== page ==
Until very recently, the only way to get formal OnePager training was to purchase group training.
Now you can purchase a 2hr OnePager training class, for you as an individual, at $249.
If you’ve had a hard time convincing your colleagues that training would be beneficial, but you know it will be, this is definitely for you. Even a seasoned user will have several “aha moments” within the first 20 minutes.
We’ll be adding classes over time, so if the schedule doesn’t meet your needs, send a note to [email protected] or just take a fresh look now and again.
You’re welcome to send any questions to [email protected], any time.
One thing we’ve talked a lot about in the last year is that creating your visuals in planning (data visualization and plan communications) is a very specific area of study, and discipline.
photo credit: menshealth.com
Communications in business, generally, should be designed for optimal readability by their audience, to cut risk. Miscommunication in business is bad. This means we need to actually put some think-time and design-work into our plan-related communications.
If you and your organization haven’t circled back around just yet, to make sure you’re doing it right, this article might help give you some food for thought on how to retroactively initiate a design phase. Continue reading
When you are changing your settings in OnePager (Home > Project-View Properties), you’ve probably noticed the three buttons at the bottom of the screen:
Everybody gets what OK and Cancel are, but Apply isn’t quite as common. In short, the Apply button lets you make changes, see them take effect, and continue to make more edits with the window still open. Keeping the window open makes it easy for you to make more changes without having to go out of Project-View Properties and then come back in:
MPUG has approached us to conduct a webinar about Best Practices in Data Visualization.
You can sign up using the two links below.
I am an MPUG member
I am not a member of MPUG
Here is an abstract of what I’ll be discussing: Continue reading
I love this topic because it elicits a higher level of thought around designing the data visualizations we need in planning, in a way that my simple mind can consume.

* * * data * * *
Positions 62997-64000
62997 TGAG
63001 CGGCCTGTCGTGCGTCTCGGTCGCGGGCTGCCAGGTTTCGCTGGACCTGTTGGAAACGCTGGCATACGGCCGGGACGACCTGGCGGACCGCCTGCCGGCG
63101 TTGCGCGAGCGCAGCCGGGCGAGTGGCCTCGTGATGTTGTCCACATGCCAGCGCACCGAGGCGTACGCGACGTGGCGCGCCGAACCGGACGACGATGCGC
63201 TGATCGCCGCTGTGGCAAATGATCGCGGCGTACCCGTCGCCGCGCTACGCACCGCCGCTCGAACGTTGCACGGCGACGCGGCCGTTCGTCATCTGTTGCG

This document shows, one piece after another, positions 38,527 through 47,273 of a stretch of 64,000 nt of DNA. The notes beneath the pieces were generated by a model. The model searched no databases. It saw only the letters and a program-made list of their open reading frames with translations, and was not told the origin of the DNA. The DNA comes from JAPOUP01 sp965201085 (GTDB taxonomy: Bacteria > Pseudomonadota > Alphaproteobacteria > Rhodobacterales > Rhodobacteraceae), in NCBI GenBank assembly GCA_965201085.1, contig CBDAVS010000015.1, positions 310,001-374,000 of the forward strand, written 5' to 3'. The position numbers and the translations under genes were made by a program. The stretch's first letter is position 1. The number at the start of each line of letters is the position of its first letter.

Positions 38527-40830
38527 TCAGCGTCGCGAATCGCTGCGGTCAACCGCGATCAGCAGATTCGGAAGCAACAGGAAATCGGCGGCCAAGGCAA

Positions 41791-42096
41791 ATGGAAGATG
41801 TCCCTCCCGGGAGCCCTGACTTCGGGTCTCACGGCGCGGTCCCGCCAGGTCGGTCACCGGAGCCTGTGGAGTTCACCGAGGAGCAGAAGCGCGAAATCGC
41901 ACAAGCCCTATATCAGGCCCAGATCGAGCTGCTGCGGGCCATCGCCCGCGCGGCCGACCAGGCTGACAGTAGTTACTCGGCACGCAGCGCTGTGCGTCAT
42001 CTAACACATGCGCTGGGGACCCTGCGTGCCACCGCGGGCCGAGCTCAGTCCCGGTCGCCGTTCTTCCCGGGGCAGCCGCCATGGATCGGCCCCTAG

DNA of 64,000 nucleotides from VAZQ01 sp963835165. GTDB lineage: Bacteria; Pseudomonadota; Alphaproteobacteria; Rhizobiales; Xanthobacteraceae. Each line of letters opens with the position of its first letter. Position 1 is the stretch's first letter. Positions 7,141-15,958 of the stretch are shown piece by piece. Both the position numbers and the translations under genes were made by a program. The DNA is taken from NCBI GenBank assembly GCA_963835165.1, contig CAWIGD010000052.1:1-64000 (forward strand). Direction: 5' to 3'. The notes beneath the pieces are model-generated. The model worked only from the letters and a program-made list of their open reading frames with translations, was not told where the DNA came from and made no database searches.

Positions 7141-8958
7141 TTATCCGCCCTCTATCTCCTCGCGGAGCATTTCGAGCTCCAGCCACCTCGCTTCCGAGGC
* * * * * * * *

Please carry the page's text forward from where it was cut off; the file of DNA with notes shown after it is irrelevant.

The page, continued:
In her book “Storytelling with Data,” Cole Nussbaumer Knaflic points out very early on that there are really two kinds of data visualizations: exploratory and explanatory. Exploratory visuals are created to help us figure out what the important things are within the data…they have an analytical purpose. Explanatory visuals are meant only to show us the important things…there should be little to no intended analytical value. Continue reading
I had a user recently ask my advice on standing up a OnePager User Group, and I thought the topic warranted some organized thought. Whenever I get the opportunity I always advocate for someone to spearhead creation of an internal OnePager User Group, wherever we have users. A user group can help:
Nine. Well, so says Scott Berinato, in his book Good Charts. He bases this number on a conversation he had with Tamara Munzner, a data visualization expert and professor of computer science at the University of British Columbia. Here is an example Gantt chart with more than 8 colors.
It probably won’t be a surprise to those who read last week’s blog post that I just finished Storytelling with Data – A data visualization guide for business professionals, by Cole Nussbaumer Knaflic. I’m excited to say that there were hundreds of pages of new information that related directly to data visualization in planning (plan communications).
Knaflic doesn’t call just upon her research, but her own experience, in helping us to become better communicators, most recently as a manager at Google.
The marketing industry has played a large role in figuring out how to best get information across to audiences. I realize we’re in the planning-world here…so bear with me, folks.
“Storytelling” is something marketing experts have been talking about for years, as a better way to communicate brands, products, and what sets businesses apart. It’s now a recognized, tried and true approach, and one that has taken a firm foothold due to its effectiveness. Our customer experiences online are, in large part, shaped by “stories” that marketers have set up for us to more easily get to know what they’re selling, and eventually buy it.
Because of this success, storytelling is now quickly making its way into business vernacular, specifically with respect to data. With so much data being collected over the course of doing normal business, we need better ways to communicate that data (the stuff we’re “selling”), in such a way that it can be easily consumed (“buying it”). Continue reading
You may or may not have realized this yet, but if you right-click on different places in OnePager, you’re going to experience very different and specific things. Here are a handful of good examples:
1 – Right-click in the body of the chart (but not on a shape):
This allows you certain options related to swimlanes and rows, including the ability to turn them off. This is a nice shortcut to avoid having to navigate back to the Project-View Properties and update the settings in the Rows and Swimlanes tab…much less button clicking. You can also very quickly Copy your chart to the clipboard for Pasting into PowerPoint, which a lot of users often overlook, or don’t realize is possible. Continue reading